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Old 08-21-2014, 01:13 AM
 
Location: Macao
16,087 posts, read 38,499,512 times
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Quote:
Originally Posted by Caravelli View Post
Supposedly German is the largest ancestry group in the US, but those with some British (English and Scottish) ancestry might be unreported. Most of those who identify as just 'American' likely have British and Irish ancestry. Still, I wonder why the US isn't as dominated by people of British ancestry like Australia, NZ and a lesser extent Canada, since it began as a British colony or colonies. Those 3 nations also received a lot of Irish, especially since Ireland was until British rule until 1916, although the US did too. How come cities like New York, Boston, Philly are more known for Italians, Irish or even Jews than British/English/Scottish Americans? Weirdly, someone with the last name 'Smith' in NYC is most likely black.

Not that Australia didn't receive a ton of other immigrants, but it seems English Americans especially seem either unreported or strangely underrepresented in the States.
In recent years, it is WAY easier for British to emigrate to Australia or Canada. Really easy.

In the historical past, I guess 100 years ago, the U.S. was really thriving, and a lot of people from all around Europe, really wanted to be a part of it. So way more nationalies from Europe had the U.S. way higher on their list than OZ, NZ or Canada....a 100 years ago.
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Old 03-11-2020, 03:12 AM
 
41 posts, read 13,634 times
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Quote:
Originally Posted by sulkiercupid View Post
People of English ancestry are heavily under-reported in the USA. Many Americans are of mixed European ancestries but will often report the more exotic ancestry be it German, Irish, Italian etc. rather than English. I imagine many who are predominantly of English/British ancestry would simply state they are American.
They would report the most prominent. Saying Americans choose which is most "exotic" sounds arbitrary and subjective.

I know my family is mostly German and French, following closely Irish and British, somewhat Scandinavian, which is our oldest ancestral link to Europe, then we also have significant Eastern European blood, particularly Polish, and some Ashkenazi Jewish, and then a smaller smattering of southern European ancestries, with the most notable being Italian, estimated at 1%-2%, then Spanish and Portuguese, and Greek and Balkan, both at about less than 1%.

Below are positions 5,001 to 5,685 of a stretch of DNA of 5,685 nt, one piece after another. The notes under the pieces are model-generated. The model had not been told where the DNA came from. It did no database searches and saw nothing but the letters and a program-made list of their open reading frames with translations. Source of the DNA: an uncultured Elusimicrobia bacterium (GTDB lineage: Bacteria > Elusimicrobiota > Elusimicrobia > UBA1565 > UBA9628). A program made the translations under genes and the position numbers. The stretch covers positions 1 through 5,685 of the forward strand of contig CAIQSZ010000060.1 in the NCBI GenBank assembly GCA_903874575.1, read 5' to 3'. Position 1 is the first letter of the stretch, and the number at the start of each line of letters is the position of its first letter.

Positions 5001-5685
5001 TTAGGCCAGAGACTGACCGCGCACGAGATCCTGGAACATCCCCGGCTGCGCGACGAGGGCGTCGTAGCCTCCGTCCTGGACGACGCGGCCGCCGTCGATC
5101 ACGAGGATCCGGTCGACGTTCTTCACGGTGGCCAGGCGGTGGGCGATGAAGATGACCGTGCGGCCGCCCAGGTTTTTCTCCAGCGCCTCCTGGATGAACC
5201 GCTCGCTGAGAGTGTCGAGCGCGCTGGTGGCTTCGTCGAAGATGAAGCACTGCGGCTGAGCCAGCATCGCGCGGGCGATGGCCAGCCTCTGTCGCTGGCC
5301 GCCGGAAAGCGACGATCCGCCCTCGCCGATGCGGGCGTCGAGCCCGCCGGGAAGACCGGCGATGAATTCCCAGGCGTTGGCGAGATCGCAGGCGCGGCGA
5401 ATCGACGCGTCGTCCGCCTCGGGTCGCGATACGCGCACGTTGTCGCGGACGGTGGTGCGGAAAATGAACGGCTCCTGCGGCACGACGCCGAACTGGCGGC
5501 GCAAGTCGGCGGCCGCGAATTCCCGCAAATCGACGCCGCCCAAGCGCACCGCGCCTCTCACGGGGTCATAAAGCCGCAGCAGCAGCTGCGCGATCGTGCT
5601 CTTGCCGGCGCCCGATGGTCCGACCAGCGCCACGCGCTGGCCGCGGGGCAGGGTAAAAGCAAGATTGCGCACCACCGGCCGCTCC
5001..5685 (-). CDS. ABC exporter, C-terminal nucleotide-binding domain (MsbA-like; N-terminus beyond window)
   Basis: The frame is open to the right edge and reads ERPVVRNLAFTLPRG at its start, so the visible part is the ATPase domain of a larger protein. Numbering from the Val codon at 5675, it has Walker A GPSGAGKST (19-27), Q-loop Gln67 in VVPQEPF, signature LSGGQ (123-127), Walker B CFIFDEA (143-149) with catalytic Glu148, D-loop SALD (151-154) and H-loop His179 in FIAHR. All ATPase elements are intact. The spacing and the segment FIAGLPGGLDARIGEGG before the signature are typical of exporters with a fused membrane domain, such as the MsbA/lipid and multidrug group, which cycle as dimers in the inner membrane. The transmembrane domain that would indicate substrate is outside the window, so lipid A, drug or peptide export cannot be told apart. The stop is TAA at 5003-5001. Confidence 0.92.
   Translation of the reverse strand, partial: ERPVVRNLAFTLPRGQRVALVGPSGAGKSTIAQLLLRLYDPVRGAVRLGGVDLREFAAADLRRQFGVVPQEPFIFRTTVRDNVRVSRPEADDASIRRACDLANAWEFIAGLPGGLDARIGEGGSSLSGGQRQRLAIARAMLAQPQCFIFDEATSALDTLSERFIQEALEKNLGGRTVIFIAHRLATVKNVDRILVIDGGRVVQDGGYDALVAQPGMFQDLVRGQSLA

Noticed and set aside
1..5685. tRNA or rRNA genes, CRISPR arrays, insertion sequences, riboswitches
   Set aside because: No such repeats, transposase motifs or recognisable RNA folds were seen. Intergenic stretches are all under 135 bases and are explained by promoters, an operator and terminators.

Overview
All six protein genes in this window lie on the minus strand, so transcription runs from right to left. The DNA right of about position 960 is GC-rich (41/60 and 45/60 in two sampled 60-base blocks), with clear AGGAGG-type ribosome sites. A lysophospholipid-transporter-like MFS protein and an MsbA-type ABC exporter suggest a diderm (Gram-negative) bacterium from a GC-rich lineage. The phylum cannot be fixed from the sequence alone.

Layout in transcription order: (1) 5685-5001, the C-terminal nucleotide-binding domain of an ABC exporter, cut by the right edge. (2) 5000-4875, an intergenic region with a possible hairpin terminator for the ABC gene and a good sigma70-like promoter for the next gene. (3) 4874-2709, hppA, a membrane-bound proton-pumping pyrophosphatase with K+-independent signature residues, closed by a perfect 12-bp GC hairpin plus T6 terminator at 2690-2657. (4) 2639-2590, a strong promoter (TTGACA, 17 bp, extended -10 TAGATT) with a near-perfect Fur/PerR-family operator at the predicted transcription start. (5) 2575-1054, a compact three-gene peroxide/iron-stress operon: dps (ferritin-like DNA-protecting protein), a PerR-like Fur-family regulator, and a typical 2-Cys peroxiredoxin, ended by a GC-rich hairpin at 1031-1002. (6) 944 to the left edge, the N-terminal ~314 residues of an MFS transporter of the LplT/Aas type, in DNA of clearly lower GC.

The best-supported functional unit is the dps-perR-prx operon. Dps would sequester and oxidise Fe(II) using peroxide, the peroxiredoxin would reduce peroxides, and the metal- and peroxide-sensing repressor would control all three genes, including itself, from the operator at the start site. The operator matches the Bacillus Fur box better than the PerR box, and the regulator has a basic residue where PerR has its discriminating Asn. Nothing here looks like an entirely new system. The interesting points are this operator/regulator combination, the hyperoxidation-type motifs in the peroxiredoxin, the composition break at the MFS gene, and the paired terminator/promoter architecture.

Americans are very mixed.
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Old 03-11-2020, 05:50 AM
 
Location: Australia
1,948 posts, read 835,597 times
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Quote:
Originally Posted by creneb56 View Post
They would report the most prominent. Saying Americans choose which is most "exotic" sounds arbitrary and subjective.

I know my family is mostly German and French, following closely Irish and British, somewhat Scandinavian, which is our oldest ancestral link to Europe, then we also have significant Eastern European blood, particularly Polish, and some Ashkenazi Jewish, and then a smaller smattering of southern European ancestries, with the most notable being Italian, estimated at 1%-2%, then Spanish and Portuguese, and Greek and Balkan, both at about less than 1%.

Americans are very mixed.
Sometimes ancestries are lost. My great grandfather was German. During WW1, Germans in Australia were detained in camps. My grandfather changed his name from Conrad to Cornelius, always claimed that his surname was Welsh and that continued until the day he died. Had some in the family not done a little investigation, this knowledge would have been buried.
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Old 03-12-2020, 08:25 AM
 
Location: Gatineau, Québec
24,357 posts, read 30,691,075 times
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Quote:
Originally Posted by creneb56 View Post
They would report the most prominent. Saying Americans choose which is most "exotic" sounds arbitrary and subjective.

.

Arbitrary and subjective perhaps but still not that hard to believe.


If you talk to people this type of thing often comes out.


Irish in particular has been a particularly popular ancestry to lay claim to in recent decades. Not just in the U.S. but in much of the new world. Including where I live.
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Old 03-12-2020, 06:56 PM
 
Location: London, UK
3,783 posts, read 2,270,191 times
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Quote:
Originally Posted by Ethereal View Post
Maybe being a British American isn't a big deal there? Like you said, English Americans probably would identify themselves as 'American' with no strings attached. So maybe that's why they're left unreported. I mean, the majority of Americans seem to have English, Irish and Scottish surnames. It seems like the 'default' there. I'm pretty sure many Americans with Anglo surnames (Cooper, Williams, Smith, Stevens) would have English ancestry. I think it's when these people realize they have non-English speaking ancestries like Italian, Spanish or German they'd be eager to report it, otherwise they'd just put 'American' in the census data.

Just my thoughts...
Six of the seven key founding fathers of the United States were English and Scottish. So were the vast majority of the 145 total founding fathers. Hence they're just "American" from the United States.
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Old 07-07-2020, 12:07 AM
 
90 posts, read 26,206 times
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Quote:
Originally Posted by sulkiercupid View Post
People of English ancestry are heavily under-reported in the USA. Many Americans are of mixed European ancestries but will often report the more exotic ancestry be it German, Irish, Italian etc. rather than English. I imagine many who are predominantly of English/British ancestry would simply state they are American.